The Allure of Drug Addiction
The effects a cocaine user feels appear almost immediately after a single dose. The "problem", however, is that they disappear within minutes or hours resulting in the user wanting more in a fairly short space of time. In small doses, it makes the user feel euphoric, energetic, talkative and mentally alert with heightened perceptions of sight, sound and touch. It can decrease the desire for food, which makes it worse. Cocaine's effects can be a complete dichotomy in that some will find it simple to perform simple physical and intellectual tasks quicker, while others have the opposite effect. Short-term physiological effects of cocaine include constricted blood vessels, dilated pupils, increased temperature, heart rate and blood vessels.
Large amounts intensify the user's "high" which, very often, also leads to bizarre, erratic and violent behavior. They may experience tremors, vertigo, muscle twitches, paranoia and can even have a toxic reaction similar to amphetamine poisoning. Cocaine addiction is a serious issue and should not be taken lightly. Some users get very restless, irritable and become anxious. In some instances, it can result in sudden death even in a first time user or, unexpectedly, thereafter.
They are usually the result of cardiac arrest or seizures followed by respiratory failure. As an addict becomes accustomed to the dosage of cocaine, it no longer produces the desired effect so he has to constantly increase the dose, increasing the likelihood of serious consequences so something has to be done about it. Having a loved one in the throes of cocaine addiction calls for urgent attention and a good cocaine treatment program is the only real solution to this problem. There are hundreds, if not thousands, of "solutions" out there, which can cause a lot of confusion for anyone trying to ravel through the myriad of options. Some important criteria that must be weighed up when making decisions about any cocaine treatment program include 1) how the withdrawal is undertaken, 2) are drugs (meds) used to do the withdrawal, 3) how does the person get the drug residues out of their body, 4) is the individual himself - not his body - rehabilitated fully. Another important question to ask is "What are the results"? Any program that does not at least have an 80% success rate is not worth spending another minute on. You're not throwing money at a slot machine; you're trying to save a loved one's life. Putting them through a program only to have them revert within days of completing adds unbelievable additional strain to a family. Anyone using any drugs - whether it be alcohol, meds or street drugs - experiences the same phenomena of woodenness, inability to think straight, depression, the list goes on and on. These feelings do not go away just because the person somehow or other managed to stop using the substance, hence it is vitally important that you find a program that meets the above requirements.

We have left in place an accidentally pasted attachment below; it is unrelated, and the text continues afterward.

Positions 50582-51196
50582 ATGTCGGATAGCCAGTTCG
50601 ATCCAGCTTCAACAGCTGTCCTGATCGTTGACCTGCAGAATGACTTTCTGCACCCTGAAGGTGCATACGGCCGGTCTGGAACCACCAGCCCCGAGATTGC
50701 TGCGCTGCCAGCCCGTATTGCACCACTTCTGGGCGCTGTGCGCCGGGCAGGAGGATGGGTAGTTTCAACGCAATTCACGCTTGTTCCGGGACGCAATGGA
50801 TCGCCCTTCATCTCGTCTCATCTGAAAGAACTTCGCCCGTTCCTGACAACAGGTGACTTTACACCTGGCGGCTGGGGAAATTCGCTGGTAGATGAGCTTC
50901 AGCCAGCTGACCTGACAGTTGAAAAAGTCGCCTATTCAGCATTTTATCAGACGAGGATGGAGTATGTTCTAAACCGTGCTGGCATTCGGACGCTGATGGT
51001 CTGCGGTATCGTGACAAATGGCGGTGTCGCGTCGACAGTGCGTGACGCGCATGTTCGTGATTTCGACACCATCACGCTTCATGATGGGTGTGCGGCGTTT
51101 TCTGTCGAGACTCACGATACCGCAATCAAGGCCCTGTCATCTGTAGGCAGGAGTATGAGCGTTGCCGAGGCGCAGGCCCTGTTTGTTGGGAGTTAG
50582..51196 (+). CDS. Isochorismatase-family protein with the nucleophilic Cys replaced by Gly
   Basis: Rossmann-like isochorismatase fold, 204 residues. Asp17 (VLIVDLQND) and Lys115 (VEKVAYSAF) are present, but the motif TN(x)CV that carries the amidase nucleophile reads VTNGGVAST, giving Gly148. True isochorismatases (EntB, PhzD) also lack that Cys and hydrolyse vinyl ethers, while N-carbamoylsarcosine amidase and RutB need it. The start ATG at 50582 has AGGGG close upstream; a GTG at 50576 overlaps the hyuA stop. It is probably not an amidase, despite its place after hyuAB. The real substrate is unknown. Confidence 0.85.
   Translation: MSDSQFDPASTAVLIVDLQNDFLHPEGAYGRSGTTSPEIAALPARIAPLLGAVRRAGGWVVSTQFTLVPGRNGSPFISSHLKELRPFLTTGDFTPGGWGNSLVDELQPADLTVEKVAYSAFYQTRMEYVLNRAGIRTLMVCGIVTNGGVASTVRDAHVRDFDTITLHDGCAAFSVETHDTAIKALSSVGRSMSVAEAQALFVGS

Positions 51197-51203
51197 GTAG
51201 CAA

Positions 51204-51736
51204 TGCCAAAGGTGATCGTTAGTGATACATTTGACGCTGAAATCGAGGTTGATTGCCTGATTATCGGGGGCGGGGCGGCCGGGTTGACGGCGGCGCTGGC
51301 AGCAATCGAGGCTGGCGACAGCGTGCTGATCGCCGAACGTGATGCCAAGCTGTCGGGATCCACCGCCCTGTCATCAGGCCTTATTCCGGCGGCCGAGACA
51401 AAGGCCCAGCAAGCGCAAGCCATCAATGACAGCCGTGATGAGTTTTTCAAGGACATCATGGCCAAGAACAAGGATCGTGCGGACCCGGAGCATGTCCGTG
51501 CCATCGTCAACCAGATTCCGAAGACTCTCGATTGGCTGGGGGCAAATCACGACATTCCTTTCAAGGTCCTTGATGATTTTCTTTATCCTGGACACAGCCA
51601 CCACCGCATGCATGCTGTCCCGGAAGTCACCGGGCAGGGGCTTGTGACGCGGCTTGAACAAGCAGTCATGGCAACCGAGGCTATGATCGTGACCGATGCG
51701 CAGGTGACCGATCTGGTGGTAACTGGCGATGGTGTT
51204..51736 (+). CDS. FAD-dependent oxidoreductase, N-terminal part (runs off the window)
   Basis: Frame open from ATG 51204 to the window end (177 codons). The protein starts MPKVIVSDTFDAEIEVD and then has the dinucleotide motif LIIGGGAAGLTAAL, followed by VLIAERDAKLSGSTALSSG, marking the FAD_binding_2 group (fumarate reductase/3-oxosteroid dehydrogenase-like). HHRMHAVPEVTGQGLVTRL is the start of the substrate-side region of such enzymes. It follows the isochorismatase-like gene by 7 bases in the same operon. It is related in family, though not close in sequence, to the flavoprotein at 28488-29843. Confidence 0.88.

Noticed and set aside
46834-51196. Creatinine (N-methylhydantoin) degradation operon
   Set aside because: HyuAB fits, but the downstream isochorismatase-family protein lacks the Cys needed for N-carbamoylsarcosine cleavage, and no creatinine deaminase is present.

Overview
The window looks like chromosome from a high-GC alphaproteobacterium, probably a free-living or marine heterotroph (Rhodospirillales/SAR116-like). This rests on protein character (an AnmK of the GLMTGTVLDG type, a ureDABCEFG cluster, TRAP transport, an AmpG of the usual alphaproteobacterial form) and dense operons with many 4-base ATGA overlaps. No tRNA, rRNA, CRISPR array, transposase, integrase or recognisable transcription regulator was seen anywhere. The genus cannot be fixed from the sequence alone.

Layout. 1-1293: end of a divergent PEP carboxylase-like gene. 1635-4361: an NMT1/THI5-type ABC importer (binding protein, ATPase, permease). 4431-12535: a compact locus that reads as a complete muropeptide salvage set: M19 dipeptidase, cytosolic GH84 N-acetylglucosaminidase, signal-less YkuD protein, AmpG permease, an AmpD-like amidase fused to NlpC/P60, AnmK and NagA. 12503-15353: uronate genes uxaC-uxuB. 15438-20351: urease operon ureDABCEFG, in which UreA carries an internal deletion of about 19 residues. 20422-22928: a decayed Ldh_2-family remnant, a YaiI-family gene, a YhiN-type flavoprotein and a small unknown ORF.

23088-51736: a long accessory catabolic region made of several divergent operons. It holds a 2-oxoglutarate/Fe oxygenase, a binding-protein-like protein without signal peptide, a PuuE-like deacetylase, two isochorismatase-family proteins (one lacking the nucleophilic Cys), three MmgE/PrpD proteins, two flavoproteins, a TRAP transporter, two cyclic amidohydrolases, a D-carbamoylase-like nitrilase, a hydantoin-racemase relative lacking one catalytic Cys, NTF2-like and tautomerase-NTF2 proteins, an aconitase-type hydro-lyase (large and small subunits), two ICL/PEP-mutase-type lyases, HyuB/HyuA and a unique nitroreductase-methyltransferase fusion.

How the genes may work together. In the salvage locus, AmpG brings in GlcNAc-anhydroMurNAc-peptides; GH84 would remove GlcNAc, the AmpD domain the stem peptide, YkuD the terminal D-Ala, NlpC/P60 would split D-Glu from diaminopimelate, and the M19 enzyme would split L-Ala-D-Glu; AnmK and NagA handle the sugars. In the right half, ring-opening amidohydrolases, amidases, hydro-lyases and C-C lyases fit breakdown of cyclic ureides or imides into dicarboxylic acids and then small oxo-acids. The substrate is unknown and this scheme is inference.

That's the only way you will truly get your loved one back on track. No badgering in the world is going to straighten them up. Something started them down that road and that something came before the drug was ever used. That makes it even more critical that the right program is found so you can truly have your loved one back and not a shell of their former self.
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